Changes in grading systems understandably make us raise an eyebrow. After all, when it comes to manufactured lumber products, the obvious beneficiaries of that sliding scale end up being the manufacturers. While the situation is different for solid lumber, one common thread runs through both: quality cannot be assumed based on grade. If you see a similarly graded product from another source and it has a much lower price, chances are that the lower-priced product is an inferior one. How does that make sense? Grade tells only part of the story, and there’s a good bit of wiggle room within any given grading category.
Overview of Reasoning Behind the Grading Adjustments for Walnut Lumber
That said, there does seem to be a decent case for grading categories to be adjusted; such is the case with Walnut. Why do we think the adjustments to grading categories make sense for this particular species? The Walnut trees currently available do not allow for much lumber to fall within the typical ranges for top grading categories. Instead of simply allowing more Walnut to fall into the lower grading categories, altering the qualifications for each grading category allows for the existing grading system to still serve Walnut customers, allowing them to assess the quality of the lumber more easily than they otherwise would. So unlike the grading changes for plywood and other manufactured products, when it comes to Walnut, the adjustments to the grading categories actually serves the customer.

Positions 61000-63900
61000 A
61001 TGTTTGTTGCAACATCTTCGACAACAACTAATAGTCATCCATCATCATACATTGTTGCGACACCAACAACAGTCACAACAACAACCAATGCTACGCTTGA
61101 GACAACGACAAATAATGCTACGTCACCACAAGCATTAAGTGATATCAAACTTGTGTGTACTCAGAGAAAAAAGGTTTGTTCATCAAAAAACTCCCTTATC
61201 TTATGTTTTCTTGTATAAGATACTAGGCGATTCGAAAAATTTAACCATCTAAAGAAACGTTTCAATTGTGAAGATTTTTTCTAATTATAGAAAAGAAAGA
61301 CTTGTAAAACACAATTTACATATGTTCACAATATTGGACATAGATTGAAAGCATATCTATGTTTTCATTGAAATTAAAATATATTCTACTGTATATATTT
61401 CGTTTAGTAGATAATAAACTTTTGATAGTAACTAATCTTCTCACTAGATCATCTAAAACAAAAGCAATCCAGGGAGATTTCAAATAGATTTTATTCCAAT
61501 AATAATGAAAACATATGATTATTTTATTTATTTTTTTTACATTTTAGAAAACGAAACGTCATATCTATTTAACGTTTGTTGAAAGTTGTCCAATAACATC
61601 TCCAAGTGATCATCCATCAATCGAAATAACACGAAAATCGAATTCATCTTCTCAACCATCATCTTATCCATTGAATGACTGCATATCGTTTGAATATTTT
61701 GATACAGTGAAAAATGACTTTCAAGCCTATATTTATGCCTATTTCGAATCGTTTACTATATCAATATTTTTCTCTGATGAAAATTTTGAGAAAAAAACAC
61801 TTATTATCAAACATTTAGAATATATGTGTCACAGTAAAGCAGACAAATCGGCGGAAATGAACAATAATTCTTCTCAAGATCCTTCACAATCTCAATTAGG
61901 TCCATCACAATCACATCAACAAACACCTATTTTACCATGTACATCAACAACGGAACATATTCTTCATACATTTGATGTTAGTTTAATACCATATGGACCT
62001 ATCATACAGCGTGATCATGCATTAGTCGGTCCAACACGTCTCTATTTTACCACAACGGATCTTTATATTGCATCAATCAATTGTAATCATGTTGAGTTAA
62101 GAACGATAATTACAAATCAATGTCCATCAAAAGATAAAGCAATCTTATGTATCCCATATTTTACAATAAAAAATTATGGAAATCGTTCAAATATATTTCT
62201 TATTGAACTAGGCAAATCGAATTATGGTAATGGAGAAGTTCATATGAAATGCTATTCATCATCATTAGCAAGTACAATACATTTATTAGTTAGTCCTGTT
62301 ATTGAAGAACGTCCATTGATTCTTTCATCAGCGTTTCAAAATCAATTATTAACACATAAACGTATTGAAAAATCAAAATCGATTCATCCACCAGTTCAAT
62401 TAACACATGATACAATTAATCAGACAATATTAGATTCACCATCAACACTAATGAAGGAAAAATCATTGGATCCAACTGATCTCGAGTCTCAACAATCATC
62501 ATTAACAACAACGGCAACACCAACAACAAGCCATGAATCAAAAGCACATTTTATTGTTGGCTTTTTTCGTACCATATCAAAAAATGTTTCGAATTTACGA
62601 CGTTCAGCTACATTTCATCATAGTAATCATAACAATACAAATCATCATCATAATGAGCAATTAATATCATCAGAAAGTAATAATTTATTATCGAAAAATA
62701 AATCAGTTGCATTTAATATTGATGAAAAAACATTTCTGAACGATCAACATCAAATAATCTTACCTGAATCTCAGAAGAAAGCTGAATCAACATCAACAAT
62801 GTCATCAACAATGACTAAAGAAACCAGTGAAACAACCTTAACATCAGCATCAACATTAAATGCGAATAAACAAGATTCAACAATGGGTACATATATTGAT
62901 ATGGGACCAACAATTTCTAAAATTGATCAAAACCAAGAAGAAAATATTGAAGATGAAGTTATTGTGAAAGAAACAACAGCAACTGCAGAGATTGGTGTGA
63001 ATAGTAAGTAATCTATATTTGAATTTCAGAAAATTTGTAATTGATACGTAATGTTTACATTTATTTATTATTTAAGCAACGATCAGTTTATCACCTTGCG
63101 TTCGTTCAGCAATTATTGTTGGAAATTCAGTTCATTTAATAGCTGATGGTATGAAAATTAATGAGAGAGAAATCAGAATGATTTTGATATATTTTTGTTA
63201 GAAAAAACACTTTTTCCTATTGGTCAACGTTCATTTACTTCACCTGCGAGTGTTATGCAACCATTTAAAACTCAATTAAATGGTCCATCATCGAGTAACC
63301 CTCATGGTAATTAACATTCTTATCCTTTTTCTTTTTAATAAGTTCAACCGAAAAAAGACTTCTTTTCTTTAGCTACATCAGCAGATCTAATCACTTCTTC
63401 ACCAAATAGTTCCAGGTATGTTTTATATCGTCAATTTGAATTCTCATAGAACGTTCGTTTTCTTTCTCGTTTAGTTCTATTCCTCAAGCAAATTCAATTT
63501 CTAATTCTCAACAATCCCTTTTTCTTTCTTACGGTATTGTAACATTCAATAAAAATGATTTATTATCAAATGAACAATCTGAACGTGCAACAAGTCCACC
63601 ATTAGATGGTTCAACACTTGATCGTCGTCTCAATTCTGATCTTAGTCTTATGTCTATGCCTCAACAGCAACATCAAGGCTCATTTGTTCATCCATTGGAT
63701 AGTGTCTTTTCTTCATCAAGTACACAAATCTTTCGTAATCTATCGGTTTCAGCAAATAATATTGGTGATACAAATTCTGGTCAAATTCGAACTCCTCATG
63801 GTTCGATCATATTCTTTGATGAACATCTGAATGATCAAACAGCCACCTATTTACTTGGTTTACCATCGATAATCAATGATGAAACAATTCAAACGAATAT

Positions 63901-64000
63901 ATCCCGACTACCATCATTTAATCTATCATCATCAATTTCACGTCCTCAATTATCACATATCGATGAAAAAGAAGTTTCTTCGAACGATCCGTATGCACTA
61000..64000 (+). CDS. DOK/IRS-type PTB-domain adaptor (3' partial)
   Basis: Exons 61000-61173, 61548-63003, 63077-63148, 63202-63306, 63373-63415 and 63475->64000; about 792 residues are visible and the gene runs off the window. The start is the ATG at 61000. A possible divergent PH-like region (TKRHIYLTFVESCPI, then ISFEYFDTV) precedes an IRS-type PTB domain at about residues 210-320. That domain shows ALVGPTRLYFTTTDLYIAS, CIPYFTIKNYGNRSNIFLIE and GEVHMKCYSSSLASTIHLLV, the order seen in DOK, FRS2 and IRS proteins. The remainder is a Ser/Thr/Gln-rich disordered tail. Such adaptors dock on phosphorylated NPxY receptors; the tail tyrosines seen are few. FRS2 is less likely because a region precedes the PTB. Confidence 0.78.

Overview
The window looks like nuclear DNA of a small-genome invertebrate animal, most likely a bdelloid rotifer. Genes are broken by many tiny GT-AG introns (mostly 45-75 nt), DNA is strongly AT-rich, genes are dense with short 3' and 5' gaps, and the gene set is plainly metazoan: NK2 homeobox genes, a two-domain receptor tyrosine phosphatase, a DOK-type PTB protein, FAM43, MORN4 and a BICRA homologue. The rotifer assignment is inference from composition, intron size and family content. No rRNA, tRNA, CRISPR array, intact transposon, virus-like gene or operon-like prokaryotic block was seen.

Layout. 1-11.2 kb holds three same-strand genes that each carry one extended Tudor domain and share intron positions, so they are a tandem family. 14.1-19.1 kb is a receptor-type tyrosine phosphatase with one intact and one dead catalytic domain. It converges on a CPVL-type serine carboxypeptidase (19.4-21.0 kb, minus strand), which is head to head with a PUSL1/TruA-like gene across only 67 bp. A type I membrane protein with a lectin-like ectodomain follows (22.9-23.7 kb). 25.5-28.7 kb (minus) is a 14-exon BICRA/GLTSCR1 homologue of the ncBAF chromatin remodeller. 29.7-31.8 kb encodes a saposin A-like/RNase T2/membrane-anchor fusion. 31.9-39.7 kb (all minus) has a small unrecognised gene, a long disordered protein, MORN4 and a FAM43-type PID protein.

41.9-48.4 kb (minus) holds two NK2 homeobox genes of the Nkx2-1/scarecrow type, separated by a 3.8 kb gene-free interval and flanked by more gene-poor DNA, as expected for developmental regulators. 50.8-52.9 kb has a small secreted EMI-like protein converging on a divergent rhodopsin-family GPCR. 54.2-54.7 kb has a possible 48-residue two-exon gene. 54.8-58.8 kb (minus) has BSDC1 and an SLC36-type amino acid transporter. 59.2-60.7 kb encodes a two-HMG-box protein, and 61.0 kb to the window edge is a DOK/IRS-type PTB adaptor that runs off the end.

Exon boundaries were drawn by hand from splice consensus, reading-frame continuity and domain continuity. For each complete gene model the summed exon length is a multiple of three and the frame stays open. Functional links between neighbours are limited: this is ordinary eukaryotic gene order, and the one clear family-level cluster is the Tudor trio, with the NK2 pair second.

Application for Boat Builders Desiring to Use Walnut Lumber
In recent years, boat builders who have been accustomed to Teak have been increasingly interested in Walnut. Part of this has to do with the limited availability and political drama associated with Burmese Teak, while another part is simply due to shifts in trends. However, taking plans intended for Teak and trying to secure Walnut to meet those needs is often a frustrating scenario. The long, straight-grain boards of Teak cannot easily be replaced with similar sizes of Walnut. Simply assuming that the same grade of Walnut would easily compare to Teak would be a big mistake. As much as we wish we could, none of us can make lumber to order; the best we can do is accurately classify and describe what’s available to us. In this world with all its made-to-order, color-matched, manufactured building products, it’s important to remember that natural products like lumber do not play by the same rules.
There’s a big difference between FAS Walnut and Walnut that’s actually 100% clear; the completely clear stuff is available, but since it’s rare, it also comes with a premium price tag. With some carefully considered value engineering in consideration of both price and availability, the savvy boat builder can reduce the amount of premium Walnut needed while also explaining to a trusted supplier the necessity of completely clear lumber for a select number of applications. J. Gibson McIlvain purchases higher grade Walnut for customers requiring Walnut suitable for the unique needs of boat builders.